- 09 Apr 2015 To 09 Apr 2015
Venue : Amity Campus
Economists deliberate upon measures to attain 10% GDP growth during a National Seminar on“India’s Economic Health: Major Issues” at Amity
In order to discuss the maladies afflicting Indian economy and to suggest the way out, Amity School of Business (ASB) organized a day long National Seminar on “India’s Economic Health: Major Issues” at University Campus, Sector- 125, Noida.
Mr. Sudhir Sinha, Advisor, PricewaterhouseCoopers Private Limited, Gurgaon; Dr Anand P Gupta, Former Professor, Indian Institute of Management, Ahmedabad & Director, Economic Management Institute, Delhi; Dr B. P. Singh, Former Professor, Delhi School of Economics, University of Delhi; Dr. (Mrs.) B Shukla- Vice chancellor, Amity University and Prof. S K Sharma- Director, Amity School of Business inaugurated the Seminar.
Welcoming the distinguished gathering, Prof. S K Sharma- Director,Amity School of Business thanked the erudite speakers and guests for taking out time and enlightening the budding managers with their knowledge and vast experience. Talking about the theme of the Seminar, he stressed that Indian economy needs huge capital if it has to grow continuously, which cannot be provided domestically alone. The Government needs to frame liberal FDI policies to increase FDI flows from developed countries. He opined that India has an opportunity to become one of the world’s most dynamic economies, provided it bolsters up manufacturing sector, boost critical infrastructure like roads, ports, power and railways,strengthen the education system and its reach especially rural India; create more jobs and ensures meaningful livelihood for the youth and encourage entrepreneurship ventures through supportive ecosystem.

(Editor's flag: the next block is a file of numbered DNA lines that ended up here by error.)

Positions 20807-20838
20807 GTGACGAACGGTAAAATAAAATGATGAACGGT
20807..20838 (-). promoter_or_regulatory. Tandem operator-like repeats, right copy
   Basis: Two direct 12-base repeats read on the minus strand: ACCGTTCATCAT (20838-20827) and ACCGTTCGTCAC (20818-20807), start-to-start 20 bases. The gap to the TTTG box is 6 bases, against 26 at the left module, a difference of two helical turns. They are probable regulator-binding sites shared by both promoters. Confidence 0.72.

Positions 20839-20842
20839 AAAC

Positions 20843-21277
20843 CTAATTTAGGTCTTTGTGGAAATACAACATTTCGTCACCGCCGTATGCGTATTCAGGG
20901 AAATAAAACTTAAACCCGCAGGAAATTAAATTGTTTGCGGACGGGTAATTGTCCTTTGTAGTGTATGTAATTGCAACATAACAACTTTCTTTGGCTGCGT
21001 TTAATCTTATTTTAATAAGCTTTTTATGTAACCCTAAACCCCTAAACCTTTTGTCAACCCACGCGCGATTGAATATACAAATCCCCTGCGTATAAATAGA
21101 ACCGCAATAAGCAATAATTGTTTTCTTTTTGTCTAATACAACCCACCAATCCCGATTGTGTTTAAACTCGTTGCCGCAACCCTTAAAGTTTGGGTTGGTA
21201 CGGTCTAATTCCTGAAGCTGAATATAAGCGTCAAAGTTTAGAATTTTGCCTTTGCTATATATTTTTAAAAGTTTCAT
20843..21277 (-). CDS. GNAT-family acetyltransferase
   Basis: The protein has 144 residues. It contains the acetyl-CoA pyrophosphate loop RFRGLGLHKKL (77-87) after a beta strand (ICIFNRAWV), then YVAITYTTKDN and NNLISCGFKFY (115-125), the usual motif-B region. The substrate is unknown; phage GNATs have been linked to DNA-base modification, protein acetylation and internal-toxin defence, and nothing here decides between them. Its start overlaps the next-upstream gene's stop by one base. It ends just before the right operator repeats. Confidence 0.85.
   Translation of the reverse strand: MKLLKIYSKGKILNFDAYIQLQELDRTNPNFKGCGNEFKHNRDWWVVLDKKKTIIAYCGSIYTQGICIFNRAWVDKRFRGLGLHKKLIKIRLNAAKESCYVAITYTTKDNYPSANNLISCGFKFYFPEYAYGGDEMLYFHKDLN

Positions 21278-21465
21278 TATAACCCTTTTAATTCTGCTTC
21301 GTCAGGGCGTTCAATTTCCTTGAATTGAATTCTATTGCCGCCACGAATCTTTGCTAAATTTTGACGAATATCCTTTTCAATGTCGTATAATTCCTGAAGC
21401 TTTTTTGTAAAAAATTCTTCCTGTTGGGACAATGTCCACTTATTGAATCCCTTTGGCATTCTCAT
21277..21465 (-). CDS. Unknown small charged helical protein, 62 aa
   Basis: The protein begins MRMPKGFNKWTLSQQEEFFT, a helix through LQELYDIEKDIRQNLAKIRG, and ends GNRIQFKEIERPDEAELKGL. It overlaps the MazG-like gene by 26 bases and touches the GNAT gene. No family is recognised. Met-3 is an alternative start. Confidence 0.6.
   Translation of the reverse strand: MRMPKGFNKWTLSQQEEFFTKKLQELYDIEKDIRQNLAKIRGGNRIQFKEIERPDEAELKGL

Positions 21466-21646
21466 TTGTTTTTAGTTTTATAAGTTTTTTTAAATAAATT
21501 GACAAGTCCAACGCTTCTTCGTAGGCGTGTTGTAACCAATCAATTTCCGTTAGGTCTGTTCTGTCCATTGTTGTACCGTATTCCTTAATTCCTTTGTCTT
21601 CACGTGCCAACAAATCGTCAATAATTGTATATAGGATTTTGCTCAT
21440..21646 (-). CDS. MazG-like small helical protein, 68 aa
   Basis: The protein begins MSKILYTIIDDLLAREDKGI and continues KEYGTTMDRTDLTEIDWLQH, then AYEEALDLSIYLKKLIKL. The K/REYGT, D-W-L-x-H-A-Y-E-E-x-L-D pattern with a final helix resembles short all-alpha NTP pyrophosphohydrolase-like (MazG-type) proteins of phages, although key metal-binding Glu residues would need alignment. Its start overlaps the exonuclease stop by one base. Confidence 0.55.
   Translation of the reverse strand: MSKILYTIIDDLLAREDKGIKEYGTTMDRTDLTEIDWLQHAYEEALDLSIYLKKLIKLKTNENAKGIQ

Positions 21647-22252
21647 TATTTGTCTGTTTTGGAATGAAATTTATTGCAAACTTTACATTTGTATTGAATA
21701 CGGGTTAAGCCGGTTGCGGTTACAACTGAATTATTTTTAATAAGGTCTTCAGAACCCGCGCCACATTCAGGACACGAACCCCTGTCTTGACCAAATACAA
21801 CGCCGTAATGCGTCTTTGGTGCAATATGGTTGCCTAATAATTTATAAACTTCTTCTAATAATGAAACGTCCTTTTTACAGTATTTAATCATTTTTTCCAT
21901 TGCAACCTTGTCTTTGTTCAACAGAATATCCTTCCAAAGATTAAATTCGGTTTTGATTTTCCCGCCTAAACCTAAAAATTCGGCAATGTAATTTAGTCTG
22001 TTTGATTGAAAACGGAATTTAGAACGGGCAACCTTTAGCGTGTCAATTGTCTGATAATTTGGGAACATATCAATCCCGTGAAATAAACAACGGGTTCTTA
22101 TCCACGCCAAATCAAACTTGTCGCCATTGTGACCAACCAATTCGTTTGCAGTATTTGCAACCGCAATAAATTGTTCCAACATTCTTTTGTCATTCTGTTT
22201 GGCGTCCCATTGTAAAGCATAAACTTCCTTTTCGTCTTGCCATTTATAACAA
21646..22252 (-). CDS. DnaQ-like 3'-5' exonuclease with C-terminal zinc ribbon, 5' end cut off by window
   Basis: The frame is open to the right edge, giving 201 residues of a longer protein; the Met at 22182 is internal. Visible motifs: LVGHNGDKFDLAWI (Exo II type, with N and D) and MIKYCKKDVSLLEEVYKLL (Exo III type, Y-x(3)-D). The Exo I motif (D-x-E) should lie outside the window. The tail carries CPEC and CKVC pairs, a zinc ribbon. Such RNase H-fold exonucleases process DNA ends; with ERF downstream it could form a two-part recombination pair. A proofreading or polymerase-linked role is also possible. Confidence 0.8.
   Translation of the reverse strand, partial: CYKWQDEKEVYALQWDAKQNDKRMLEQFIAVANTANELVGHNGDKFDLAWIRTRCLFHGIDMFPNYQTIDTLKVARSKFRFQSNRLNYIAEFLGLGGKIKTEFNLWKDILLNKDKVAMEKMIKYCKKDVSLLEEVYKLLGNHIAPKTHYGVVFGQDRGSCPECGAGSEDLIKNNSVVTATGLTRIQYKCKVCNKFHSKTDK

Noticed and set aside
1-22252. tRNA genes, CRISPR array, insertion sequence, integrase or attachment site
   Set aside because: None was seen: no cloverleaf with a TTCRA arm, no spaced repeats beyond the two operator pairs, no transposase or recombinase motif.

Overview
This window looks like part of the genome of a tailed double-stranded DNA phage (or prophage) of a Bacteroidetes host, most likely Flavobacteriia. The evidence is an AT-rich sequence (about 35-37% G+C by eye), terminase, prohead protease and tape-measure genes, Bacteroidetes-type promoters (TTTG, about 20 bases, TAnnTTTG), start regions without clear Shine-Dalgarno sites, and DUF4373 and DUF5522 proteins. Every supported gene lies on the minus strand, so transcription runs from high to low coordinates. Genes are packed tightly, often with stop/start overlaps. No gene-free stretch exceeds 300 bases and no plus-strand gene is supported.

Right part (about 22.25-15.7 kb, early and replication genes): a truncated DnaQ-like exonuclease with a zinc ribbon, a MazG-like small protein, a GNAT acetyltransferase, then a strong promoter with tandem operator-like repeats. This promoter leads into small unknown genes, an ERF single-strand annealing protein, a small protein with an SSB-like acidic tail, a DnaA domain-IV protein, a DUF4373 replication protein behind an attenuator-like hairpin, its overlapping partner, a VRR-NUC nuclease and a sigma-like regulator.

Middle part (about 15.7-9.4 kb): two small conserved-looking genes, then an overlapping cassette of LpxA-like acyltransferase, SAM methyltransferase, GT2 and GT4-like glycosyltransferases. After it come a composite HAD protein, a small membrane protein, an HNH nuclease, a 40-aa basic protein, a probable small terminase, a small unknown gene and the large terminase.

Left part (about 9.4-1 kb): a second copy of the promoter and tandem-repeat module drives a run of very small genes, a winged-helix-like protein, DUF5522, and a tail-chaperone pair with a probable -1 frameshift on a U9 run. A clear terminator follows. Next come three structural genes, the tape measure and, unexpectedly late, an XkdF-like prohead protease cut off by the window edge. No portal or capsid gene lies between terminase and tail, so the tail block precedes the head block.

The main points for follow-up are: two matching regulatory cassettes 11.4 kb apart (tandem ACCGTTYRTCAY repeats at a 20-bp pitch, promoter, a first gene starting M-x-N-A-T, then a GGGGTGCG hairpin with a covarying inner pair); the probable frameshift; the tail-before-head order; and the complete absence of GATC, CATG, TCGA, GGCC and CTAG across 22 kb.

Addressing the gathering, the Chief Guest Mr. Sudhir Sinha, Advisor, PricewaterhouseCoopers Private Limited, Gurgaon applauded the aptness andtopicality of the theme of the Seminar. Providing a layman’s perspective of the economy, Mr. Sinha said that there is a dichotomy between rural and urban India; on one hand, urban India is growing and prospering and on the other hand, rural India has limited access to even basic amenities such as road,electricity, education and job related opportunities. He stressed that economic health has to percolate down from macro-economy to micro-economy. He remarked that education is an enabler and the quality of education has to be improved in India so that it could help students to get jobs or start entrepreneurship activities. He shared that everyone in China has a manufacturing mindset whereas in India, most of the entrepreneurs have become traders, exporting parts from China and assembling in India. Sharing his concern, he added that Agriculture, which is the mainstay of Indian economy, is declining and so is its contribution to the GDP of the country, adding to the gravity of the situation is the fact that agriculture employs 51% of the labour force of the country. The situation is worsened to the extent that 63% of the farmers would like to leave agriculture provided they get some other source of livelihood and 37% of farmers don’t want their children to get into agriculture. He called for making India free of corruption and un-employability in order to put its economy in high growth trajectory.